ETHIOPIA: Obama Warns South Sudan on Missing August Peace Deal Deadline

ADDIS ABABA JULY 28 2015 (CISA) – South Sudan’s warring factions may face further international pressure if they do not reach a peace deal by August 17, United States President Barack Obama has said.

“If we don’t see a breakthrough by the 17th, then we have to consider what other tools we have to apply greater pressure on the parties,” President Obama told a news conference July 28, with Ethiopian Prime Minister Hailemariam Desalegn.

The US President in Ethiopia on a two-nation Africa tour that also saw him visit Kenya was speaking ahead of talks with East African leaders from Kenya, Ethiopia, Uganda, Sudan, and the African Union to discuss the crisis and study penalties if the deadline is not met, reporter Reuters.

During the meeting, the African leaders did not reach a consensus on what to do after the deadline passes but agreed on the urgency of the situation and discussed options ranging from applying sanctions to sending in a “regional intervention force.”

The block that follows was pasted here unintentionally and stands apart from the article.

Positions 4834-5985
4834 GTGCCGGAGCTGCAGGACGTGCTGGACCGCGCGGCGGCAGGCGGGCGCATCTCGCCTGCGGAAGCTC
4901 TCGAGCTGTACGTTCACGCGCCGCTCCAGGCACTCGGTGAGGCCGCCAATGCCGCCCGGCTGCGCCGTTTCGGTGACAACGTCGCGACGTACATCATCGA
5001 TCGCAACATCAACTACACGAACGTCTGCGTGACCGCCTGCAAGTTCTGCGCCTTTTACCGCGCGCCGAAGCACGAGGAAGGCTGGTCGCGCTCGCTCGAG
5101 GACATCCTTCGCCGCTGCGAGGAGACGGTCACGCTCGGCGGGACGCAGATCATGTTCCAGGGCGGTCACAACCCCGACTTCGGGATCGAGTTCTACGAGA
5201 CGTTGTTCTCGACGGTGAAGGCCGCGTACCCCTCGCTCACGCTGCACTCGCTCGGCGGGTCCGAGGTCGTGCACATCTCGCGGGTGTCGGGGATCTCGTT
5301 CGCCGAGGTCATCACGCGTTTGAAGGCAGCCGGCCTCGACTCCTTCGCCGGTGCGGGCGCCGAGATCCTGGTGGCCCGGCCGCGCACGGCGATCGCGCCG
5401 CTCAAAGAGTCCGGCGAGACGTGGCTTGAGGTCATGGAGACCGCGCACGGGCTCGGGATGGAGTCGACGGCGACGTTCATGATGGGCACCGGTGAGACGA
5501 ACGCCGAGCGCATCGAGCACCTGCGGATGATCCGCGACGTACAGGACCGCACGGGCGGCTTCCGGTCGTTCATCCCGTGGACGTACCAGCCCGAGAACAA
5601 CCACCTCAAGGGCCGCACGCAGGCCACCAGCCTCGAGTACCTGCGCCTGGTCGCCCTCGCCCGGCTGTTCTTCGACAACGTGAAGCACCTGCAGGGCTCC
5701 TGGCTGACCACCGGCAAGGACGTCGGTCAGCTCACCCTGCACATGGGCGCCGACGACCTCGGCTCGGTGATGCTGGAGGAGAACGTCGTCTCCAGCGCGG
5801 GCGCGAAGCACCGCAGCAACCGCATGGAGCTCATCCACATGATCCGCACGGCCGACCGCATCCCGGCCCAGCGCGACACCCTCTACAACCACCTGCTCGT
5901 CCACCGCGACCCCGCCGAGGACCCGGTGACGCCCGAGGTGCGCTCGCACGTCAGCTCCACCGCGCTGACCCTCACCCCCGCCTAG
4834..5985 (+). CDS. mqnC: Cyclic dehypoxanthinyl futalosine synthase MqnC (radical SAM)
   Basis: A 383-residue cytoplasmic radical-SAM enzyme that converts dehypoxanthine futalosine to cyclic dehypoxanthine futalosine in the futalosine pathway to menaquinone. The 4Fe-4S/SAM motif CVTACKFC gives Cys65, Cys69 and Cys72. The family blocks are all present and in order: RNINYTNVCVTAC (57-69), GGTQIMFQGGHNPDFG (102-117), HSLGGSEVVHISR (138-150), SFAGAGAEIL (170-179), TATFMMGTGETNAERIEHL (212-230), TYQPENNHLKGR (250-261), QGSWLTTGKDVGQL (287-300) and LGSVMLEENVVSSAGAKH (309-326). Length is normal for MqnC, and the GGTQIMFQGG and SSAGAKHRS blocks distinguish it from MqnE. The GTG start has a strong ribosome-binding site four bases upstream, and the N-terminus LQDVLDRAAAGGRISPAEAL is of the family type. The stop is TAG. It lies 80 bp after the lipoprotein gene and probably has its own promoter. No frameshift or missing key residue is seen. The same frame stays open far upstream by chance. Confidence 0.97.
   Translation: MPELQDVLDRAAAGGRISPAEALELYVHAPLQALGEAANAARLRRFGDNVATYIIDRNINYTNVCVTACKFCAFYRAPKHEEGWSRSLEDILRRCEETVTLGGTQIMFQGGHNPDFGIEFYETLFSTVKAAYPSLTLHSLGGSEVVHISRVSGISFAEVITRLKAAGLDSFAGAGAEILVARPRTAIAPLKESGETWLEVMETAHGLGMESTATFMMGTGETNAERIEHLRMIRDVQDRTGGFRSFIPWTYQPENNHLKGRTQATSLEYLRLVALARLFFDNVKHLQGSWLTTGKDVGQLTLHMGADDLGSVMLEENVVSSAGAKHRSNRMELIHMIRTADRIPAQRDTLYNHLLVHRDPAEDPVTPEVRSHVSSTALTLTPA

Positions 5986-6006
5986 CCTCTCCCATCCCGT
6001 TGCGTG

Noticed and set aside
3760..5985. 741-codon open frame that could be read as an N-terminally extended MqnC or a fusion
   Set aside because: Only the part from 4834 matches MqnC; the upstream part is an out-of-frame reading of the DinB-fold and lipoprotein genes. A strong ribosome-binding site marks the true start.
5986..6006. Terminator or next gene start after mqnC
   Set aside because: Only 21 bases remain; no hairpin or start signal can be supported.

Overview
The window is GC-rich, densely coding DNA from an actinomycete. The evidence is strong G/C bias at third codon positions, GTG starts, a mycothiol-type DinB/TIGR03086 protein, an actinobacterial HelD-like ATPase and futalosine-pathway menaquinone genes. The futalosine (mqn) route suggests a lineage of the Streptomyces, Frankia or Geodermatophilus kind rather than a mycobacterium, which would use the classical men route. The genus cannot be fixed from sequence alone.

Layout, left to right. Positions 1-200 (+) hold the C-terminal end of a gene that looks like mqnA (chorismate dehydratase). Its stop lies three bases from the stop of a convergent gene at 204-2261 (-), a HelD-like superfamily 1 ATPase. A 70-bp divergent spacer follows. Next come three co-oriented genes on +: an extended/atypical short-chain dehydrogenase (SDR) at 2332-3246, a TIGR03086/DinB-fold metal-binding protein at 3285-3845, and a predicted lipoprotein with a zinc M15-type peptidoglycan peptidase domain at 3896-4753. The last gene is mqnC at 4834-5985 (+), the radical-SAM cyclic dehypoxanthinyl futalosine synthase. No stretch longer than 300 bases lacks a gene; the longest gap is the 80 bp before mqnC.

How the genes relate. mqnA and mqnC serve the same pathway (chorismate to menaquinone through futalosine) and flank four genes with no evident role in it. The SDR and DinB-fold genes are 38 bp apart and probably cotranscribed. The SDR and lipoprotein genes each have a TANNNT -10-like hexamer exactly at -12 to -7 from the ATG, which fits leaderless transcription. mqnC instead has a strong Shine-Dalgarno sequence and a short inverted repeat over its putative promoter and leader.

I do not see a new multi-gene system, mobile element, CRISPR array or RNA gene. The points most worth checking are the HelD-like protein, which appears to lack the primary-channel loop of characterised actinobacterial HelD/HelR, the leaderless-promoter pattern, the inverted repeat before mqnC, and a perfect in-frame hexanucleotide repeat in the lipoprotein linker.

According to the UN thousands have been killed and more than 2.2 million displaced since fighting broke out in the world’s newest country in December 2013 following the conflict raging between President Salva Kiir’s government and rebels commanded by Dr Riek Machar.

“The people are suffering on the ground and we cannot let this go on,” said Prime Minister Hailemariam who has hosted the peace talks, adding the meeting should send a “strong signal”.
The South Sudanese government however responded by saying additional sanctions could harm the peace process.

“What we need from the international community is support, so if more measures come it will jeopardize the chances of the people of South Sudan,” said Ateny Wek Ateny, a spokesman for President Kiir.

Rebel spokesman James Gatdet on his part welcomed Obama’s comments and urged the government to tackle key obstacles, saying “peace is possible”.

The United States and the European Union have already imposed sanctions on individual commanders from both sides and have urged countries in the region to put more pressure on the South Sudanese to make peace.

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